Higher Grains, OIl Prices Send Gold to $392
Undated (AP) _ Higher oil and grain futures prices helped gold futures soar to a three- month high Friday, while livestock prices were mixed.
On New York’s Commodity Exchange, gold for delivery in June traded in the $392 range for the first time since March 22-25. It had closed at $385.40 on Thursday after several days of lackluster activity.
″Everybody was watching the Commodity Research Bureau index and soybeans and crude oil were higher, fanning the fears of inflation,″ said Jon Nader, a vice president of Bank of America.
John O’Connell, an analyst for Refco Inc. in New York said, ″The (commodity index) is everybody’s heart index.
″The bottom line is there so much going on, that finally funds are turning to gold. They own beans, they own coffee. They see that the market is still bullish on commodities, so why not go to gold.″
Gold for June delivery was up $6.20 at $391.60 a troy ounce; July silver was 13.6 cents higher at $5.587 a troy ounce.
Crude oil led energy prices higher on the New York Mercantile Exchange. Only natural gas prices fell.
″We’re hitting highs we haven’t seen in over a year,″ Bob Baker, an energy analyst with Prudential Securities Inc. in New York, said of crude oil futures. ″There was no new news today or yesterday but the market seems to feel that OPEC has an agreement that’s good for oil prices.″
Meeting earlier this week in Vienna, OPEC ministers decided to keep oil production unchanged throughout the year.
Light sweet crude for July delivery was 80 cents higher at $20.71 a barrel; July heating oil was up 1.5 cents at 52.02 cents a gallon; July unleaded gasoline was 1.73 cents higher to 55.20 cents a gallon; and July natural gas was 4.9 cents lower at $2.085 per 1,000 cubic feet.
Corn and soybean futures prices were up on the Chicago Board of Trade. Wheat prices were steady to lower.
Forecasters call for continued hot and dry weather the next 10 days over the Midwest growing areas, causing concern about crop damage.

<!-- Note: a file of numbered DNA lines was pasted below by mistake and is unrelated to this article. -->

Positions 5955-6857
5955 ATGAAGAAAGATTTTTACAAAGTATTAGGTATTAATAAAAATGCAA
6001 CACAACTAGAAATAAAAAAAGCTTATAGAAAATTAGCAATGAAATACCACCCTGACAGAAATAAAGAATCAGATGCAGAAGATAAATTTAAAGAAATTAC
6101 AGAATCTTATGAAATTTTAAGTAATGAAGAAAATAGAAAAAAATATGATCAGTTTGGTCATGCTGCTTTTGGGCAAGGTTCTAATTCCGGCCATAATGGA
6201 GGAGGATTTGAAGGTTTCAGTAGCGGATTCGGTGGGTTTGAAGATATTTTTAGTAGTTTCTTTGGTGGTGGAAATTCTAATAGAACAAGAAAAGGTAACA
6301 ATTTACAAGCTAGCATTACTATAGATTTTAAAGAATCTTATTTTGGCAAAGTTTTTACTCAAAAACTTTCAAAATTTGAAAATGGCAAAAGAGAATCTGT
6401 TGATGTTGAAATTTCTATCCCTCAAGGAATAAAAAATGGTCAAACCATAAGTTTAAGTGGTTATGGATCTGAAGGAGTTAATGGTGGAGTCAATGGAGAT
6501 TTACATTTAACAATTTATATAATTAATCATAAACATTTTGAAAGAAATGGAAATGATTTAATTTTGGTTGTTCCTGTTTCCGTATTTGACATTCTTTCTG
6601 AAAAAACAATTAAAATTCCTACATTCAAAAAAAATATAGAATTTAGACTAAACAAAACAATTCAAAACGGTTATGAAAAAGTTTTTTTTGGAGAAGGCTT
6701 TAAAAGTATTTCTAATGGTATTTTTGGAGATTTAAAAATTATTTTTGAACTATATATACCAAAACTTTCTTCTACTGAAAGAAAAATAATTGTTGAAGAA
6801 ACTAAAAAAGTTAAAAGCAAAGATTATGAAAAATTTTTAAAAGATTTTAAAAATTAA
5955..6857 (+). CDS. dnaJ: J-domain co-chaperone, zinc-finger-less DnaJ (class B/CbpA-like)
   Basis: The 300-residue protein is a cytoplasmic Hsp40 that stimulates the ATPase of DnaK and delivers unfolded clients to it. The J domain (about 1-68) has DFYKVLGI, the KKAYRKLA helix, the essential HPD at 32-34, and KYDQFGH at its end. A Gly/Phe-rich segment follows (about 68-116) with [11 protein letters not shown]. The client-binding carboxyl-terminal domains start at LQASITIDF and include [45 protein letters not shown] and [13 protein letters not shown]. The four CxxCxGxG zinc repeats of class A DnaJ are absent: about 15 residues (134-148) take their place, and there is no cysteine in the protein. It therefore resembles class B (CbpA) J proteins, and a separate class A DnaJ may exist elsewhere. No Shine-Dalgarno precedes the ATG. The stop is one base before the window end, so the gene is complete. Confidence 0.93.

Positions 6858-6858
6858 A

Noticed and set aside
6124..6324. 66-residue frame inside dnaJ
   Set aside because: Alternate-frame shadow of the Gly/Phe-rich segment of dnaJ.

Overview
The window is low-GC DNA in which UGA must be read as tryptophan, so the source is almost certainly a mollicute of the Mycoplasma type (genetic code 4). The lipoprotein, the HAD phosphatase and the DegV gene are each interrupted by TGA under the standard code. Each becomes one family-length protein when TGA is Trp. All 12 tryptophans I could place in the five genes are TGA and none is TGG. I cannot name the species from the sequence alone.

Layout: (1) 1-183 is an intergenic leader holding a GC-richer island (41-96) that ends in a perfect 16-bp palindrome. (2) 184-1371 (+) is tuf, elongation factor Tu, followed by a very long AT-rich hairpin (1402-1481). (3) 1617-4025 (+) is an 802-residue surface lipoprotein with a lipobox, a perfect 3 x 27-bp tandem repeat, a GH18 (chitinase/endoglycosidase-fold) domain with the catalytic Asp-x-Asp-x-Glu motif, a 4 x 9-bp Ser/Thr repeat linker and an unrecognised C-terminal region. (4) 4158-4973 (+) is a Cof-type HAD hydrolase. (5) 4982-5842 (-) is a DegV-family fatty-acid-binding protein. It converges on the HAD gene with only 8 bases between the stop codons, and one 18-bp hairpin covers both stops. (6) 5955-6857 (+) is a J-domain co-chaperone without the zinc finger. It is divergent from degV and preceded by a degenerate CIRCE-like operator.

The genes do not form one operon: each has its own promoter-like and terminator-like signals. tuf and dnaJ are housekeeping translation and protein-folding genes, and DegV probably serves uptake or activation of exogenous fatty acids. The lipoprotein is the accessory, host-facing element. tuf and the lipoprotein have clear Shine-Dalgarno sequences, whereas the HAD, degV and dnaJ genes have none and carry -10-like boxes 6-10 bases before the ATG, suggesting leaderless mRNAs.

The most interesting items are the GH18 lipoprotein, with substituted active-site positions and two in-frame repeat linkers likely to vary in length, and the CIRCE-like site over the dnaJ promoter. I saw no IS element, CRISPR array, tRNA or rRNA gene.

Wheat prices were depressed by lack of exports and news that the harvest is going well. But the commodity rallied a bit late in the day, while beans and corn fell off.
″Traders don’t like the spread between corn and wheat prices to become too wide,″ said Dale Gustafson, grains analyst with Smith Barney Shearson Inc.
Wheat for delivery in July settled unchanged at $3.35 1/4 a bushel; July corn was 1 1/2 cents higher at $2.83 1/4 a bushel; July oats were 8 cents higher at $1.37 1/4 a bushel; and July soybeans were up 9 1/2 cents at $7.11 a bushel.
Livestock and meat futures prices were mixed on the Chicago Mercantile Exchange.
″Things were pretty quite in anticipation of a feed cattle report,″ said Dale Benson, senior livestock analyst with Dean Witter, Discover & Co. in Chicago.
Hog prices were strengthened by the cash markets, where farmers were not moving their animals because of the hot weather, Benson said.
Live cattle for delivery in June settled .08 cent higher at 65.10 cents a pound; August feeder cattle were off .23 cent at 72.52 cents a pound; June hogs were .10 cent higher at 49.02 cents a pound; and July pork bellies dipped .25 cents at 43.95 cents a pound.